In April, Julee Lacey, 33, a Fort Worth, TX, mother of two, went to her local CVS drugstore for a last-minute Pill refill. She had been getting her prescription filled there for a year, so she was astonished when the pharmacist told her, "I personally don't believe in birth control and therefore I'm not going to fill your prescription." Lacey, an elementary school teacher, was shocked. "The pharmacist had no idea why I was even taking the Pill. I might have needed it for a medical condition."

Melissa Kelley, 35, was just as stunned when her gynecologist told her she would not renew her prescription for birth control pills last fall.

"She told me she couldn't in good faith prescribe the Pill anymore," says Kelley, who lives with her husband and son in Allentown, PA. Then the gynecologist told Kelley she wouldn't be able to get a new prescription from her family doctor, either. "She said my primary care physician was the one who helped her make the decision." Lacey's pharmacist and Kelley's doctors are among hundreds, perhaps thousands, of physicians and pharmacists who now adhere to a controversial belief that birth control pills and other forms of hormonal contraception--including the skin patch, the vaginal ring, and progesterone injections--cause tens of thousands of "silent" abortions every year. Consequently, they are refusing to prescribe or dispense them.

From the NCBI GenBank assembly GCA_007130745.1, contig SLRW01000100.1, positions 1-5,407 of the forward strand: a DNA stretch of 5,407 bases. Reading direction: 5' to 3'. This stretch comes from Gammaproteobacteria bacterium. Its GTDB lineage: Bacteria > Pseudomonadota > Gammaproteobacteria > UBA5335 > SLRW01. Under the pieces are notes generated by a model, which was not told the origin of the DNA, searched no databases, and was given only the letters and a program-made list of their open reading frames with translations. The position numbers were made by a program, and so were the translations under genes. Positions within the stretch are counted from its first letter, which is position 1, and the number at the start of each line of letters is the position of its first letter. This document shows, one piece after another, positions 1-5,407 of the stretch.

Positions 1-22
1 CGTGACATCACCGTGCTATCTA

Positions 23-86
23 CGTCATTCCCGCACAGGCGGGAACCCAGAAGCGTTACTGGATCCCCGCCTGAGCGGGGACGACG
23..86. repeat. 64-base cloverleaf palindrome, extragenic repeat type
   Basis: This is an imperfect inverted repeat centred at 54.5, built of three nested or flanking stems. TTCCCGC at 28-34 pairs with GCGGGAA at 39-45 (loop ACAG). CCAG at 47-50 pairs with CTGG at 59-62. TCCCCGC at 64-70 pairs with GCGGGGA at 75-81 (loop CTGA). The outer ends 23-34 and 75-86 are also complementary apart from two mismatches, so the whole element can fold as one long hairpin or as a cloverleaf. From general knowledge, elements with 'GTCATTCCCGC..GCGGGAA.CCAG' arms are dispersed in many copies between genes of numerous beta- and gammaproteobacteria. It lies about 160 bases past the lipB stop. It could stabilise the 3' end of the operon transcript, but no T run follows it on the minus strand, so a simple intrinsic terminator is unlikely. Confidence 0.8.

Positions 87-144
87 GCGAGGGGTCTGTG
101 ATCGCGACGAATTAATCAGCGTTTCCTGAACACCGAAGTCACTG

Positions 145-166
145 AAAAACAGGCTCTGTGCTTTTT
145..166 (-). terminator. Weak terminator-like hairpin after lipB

Meanwhile, on another channel

Joining in with the general Berlin Wall theme today, I've got a new post on Fistful about the two times I saw the Berlin Wall, fifteen years and 5,000 miles apart.

Today's rant is brought to you by the letter 'F'

If you're offended by strong language, then you probably won't enjoy reading this. Those of you who aren't offended by certain combinations of letters can make your own mind up about it.

RIP Crazy Horse

Emlyn Hughes - the last captain of Wolves to lift a major trophy (he also had a few successes as captain of Liverpool) - has died aged 57.

Monday, November 08, 2004

Spotlight

The Yorkshire Ranter is one of those blogs that seems to not get as much attention as it should, so I thought I'd do my bit to boost his readership by a little bit by highlighting two interesting recent posts, first on Fallujah and some of the stories from this Iraqi weekend that didn't get reported, and second on the dollar's current position on the international markets.

Tracking

A month or so ago, I was looking for the American Polling Report website and accidentally typed '.co.uk' at the end, rather than '.com' and so discovered that it took me to Anthony's site. 'Ah-ha!' I think 'Clever Mr Wells buys a site name that might get him some extra traffic.'